How to Make Oil and Water Painting Process Art
Oil and water painting is the result of mixing cooking oil and colored water to create a beautiful, spotty, slightly marbleized effect. You can find such paper at a craft or stationary store, or you can invite your kids to help you make some of your own, which is tons more fun and tons more frugal.
And it’s a boredom buster.
The process is very simple, as process art should be. And sometimes those are the best science activities, too!
So simple, in fact, that even young toddlers can give it a try and still produce a colorful and beautiful piece of artwork. Yes, even older elementary school kids love it.
- shallow baking dish
- cooking oil
- liquid watercolor (or water dyed with food coloring)
- heavy paper (sketch paper will do, but watercolor painting paper is even better)
- drying rack (ha, or a cookie rack will work)
- eye droppers or pipettes (Pipettes will give you smaller spots of oil).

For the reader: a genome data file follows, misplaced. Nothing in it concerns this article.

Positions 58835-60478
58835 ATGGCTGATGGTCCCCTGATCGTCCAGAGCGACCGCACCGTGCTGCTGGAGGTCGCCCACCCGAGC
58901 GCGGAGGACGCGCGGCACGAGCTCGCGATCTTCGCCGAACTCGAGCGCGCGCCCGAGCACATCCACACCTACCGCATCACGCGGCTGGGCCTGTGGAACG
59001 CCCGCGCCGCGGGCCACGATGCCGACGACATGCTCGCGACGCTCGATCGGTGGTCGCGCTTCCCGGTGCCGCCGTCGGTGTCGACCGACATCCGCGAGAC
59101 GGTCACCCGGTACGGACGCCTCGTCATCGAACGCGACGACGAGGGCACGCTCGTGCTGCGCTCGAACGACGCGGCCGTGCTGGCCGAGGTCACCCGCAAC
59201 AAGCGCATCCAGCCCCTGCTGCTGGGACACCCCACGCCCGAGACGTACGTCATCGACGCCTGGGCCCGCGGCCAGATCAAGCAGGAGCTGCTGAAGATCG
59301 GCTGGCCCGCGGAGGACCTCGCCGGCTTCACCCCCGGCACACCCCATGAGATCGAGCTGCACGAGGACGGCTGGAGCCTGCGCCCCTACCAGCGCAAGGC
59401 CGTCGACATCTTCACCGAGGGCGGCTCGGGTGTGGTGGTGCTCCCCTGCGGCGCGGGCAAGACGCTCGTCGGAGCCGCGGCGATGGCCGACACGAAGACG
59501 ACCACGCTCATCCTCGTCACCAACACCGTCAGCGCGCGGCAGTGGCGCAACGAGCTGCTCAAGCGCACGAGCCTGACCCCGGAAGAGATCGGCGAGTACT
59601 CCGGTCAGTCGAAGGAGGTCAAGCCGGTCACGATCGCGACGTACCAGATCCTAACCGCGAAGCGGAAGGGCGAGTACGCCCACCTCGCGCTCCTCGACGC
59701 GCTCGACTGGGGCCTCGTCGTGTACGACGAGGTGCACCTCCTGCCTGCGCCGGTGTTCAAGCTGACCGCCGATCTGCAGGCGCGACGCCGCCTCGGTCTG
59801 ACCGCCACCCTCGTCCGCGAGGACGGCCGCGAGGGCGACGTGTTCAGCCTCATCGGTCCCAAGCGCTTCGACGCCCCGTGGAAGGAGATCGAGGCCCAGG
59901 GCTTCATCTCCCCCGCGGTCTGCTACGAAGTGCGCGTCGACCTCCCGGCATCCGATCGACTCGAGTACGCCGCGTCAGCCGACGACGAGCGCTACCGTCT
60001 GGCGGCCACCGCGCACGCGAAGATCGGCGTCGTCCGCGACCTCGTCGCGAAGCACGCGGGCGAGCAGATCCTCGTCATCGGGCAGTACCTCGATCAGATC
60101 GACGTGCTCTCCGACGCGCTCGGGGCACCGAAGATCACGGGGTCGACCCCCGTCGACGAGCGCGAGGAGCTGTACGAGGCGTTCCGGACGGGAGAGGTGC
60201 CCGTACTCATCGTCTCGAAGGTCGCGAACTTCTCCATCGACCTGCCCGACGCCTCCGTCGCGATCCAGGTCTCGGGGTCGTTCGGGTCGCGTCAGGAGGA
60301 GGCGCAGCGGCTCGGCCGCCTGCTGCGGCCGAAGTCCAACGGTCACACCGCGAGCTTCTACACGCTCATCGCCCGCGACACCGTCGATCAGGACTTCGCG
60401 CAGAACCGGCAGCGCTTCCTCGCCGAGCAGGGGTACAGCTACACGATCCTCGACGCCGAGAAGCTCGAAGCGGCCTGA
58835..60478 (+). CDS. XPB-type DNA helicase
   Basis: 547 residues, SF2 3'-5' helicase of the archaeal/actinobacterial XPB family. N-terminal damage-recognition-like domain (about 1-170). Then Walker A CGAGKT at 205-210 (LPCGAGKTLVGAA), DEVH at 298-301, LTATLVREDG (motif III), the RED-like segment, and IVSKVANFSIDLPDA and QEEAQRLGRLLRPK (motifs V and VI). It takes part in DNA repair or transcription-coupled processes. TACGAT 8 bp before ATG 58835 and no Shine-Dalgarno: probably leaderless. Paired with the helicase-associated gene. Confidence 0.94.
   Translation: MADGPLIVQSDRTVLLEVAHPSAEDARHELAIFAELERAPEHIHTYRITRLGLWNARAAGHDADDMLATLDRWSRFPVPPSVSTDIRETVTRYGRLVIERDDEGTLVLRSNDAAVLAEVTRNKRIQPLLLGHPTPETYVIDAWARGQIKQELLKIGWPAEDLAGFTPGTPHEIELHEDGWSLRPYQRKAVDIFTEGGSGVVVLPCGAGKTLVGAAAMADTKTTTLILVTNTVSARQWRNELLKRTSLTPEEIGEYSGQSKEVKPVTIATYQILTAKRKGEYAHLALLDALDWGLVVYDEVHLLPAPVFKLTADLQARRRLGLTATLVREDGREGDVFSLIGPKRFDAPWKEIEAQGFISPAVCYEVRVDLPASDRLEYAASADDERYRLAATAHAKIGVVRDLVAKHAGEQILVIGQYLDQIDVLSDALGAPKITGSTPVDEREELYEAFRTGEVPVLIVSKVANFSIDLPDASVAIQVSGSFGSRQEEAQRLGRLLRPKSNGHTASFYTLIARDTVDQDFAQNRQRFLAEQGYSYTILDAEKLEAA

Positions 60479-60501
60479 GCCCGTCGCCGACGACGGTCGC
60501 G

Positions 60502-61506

STEM Materials In My Preschool Classroom
Place a small amount of liquid watercolor in the bottom of a shallow, rectangular baking dish. Pour a bit of oil into a smaller bowl, maybe a quarter a cup is all.
Have your cookie rack set out and ready to collect the papers as they are made. Since the papers will come out very wet using this painting technique, it’s a good idea to have a cookie sheet or old towel under the drying rack.
The Water Painting Process
Invite your children to use a pipette to make droplets of oil in the liquid watercolor that is already in the shallow pan.
The first time we did this activity, I did this step myself, instead of asking one of my kids. I found that if my preschoolers were too heavy handed with the eye dropper, we ended up with a thick layer of oil on the water. If that happens, then the paper will pick up only oil and no watercolor.
It takes delicacy, which helps preschoolers develop hand control.
For older children who are less heavy-handed, this really is an excellent activity to strengthen dexterity. And using pipettes over eye droppers allows them to make smaller drops.
You can choose to slightly mix the oil and water for a more marbleized effect, but we preferred to leave the oil in droplets on the water. Lay a sheet of heavy sketching or watercolor paper on top of the water and oil, then pull it out and place it on a drying rack or large baking sheet to dry.
And admire the beautiful works of art! Did you ever think science projects for preschoolers could result in something so pretty?